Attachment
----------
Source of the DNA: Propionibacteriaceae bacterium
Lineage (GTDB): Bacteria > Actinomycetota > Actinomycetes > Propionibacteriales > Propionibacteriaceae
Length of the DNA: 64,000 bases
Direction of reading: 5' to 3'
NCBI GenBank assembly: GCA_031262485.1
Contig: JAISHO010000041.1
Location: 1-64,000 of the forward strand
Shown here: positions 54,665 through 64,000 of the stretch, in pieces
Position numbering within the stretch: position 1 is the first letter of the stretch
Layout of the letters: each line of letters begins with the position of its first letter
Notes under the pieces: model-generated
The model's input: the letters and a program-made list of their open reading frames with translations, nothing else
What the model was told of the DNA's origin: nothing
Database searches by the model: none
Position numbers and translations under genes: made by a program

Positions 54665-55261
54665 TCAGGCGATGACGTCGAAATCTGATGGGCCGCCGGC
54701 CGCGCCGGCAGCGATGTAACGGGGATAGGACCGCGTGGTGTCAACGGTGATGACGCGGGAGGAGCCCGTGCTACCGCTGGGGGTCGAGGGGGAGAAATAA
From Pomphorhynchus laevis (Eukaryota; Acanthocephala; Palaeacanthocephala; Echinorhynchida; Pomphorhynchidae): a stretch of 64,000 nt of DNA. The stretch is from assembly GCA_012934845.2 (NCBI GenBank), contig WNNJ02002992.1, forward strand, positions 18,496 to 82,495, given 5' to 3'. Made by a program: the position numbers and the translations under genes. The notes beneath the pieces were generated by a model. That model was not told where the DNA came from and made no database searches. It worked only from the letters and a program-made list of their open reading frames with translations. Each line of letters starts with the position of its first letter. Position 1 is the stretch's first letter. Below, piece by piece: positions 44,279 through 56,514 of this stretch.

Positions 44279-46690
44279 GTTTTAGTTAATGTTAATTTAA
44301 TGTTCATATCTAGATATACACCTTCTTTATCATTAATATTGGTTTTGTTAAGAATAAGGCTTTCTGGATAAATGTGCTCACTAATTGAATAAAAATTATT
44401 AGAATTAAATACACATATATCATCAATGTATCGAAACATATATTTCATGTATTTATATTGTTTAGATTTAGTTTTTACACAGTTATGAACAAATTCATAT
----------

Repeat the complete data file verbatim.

Source of the DNA: Propionibacteriaceae bacterium
Lineage (GTDB): Bacteria > Actinomycetota > Actinomycetes > Propionibacteriales > Propionibacteriaceae
Length of the DNA: 64,000 bases
Direction of reading: 5' to 3'
NCBI GenBank assembly: GCA_031262485.1
Contig: JAISHO010000041.1
Location: 1-64,000 of the forward strand
Shown here: positions 54,665 through 64,000 of the stretch, in pieces
Position numbering within the stretch: position 1 is the first letter of the stretch
Layout of the letters: each line of letters begins with the position of its first letter
Notes under the pieces: model-generated
The model's input: the letters and a program-made list of their open reading frames with translations, nothing else
What the model was told of the DNA's origin: nothing
Database searches by the model: none
Position numbers and translations under genes: made by a program

Positions 54665-55261
54665 TCAGGCGATGACGTCGAAATCTGATGGGCCGCCGGC
54701 CGCGCCGGCAGCGATGTAACGGGGATAGGACCGCGTGGTGTCAACGGTGATGACGCGGGAGGAGCCCGTGCTACCGCTGGGGGTCGAGGGGGAGAAATAA
From Pomphorhynchus laevis (Eukaryota; Acanthocephala; Palaeacanthocephala; Echinorhynchida; Pomphorhynchidae): a stretch of 64,000 nt of DNA. The stretch is from assembly GCA_012934845.2 (NCBI GenBank), contig WNNJ02002992.1, forward strand, positions 18,496 to 82,495, given 5' to 3'. Made by a program: the position numbers and the translations under genes. The notes beneath the pieces were generated by a model. That model was not told where the DNA came from and made no database searches. It worked only from the letters and a program-made list of their open reading frames with translations. Each line of letters starts with the position of its first letter. Position 1 is the stretch's first letter. Below, piece by piece: positions 44,279 through 56,514 of this stretch.

Positions 44279-46690
44279 GTTTTAGTTAATGTTAATTTAA
44301 TGTTCATATCTAGATATACACCTTCTTTATCATTAATATTGGTTTTGTTAAGAATAAGGCTTTCTGGATAAATGTGCTCACTAATTGAATAAAAATTATT
44401 AGAATTAAATACACATATATCATCAATGTATCGAAACATATATTTCATGTATTTATATTGTTTAGATTTAGTTTTTACACAGTTATGAACAAATTCATAT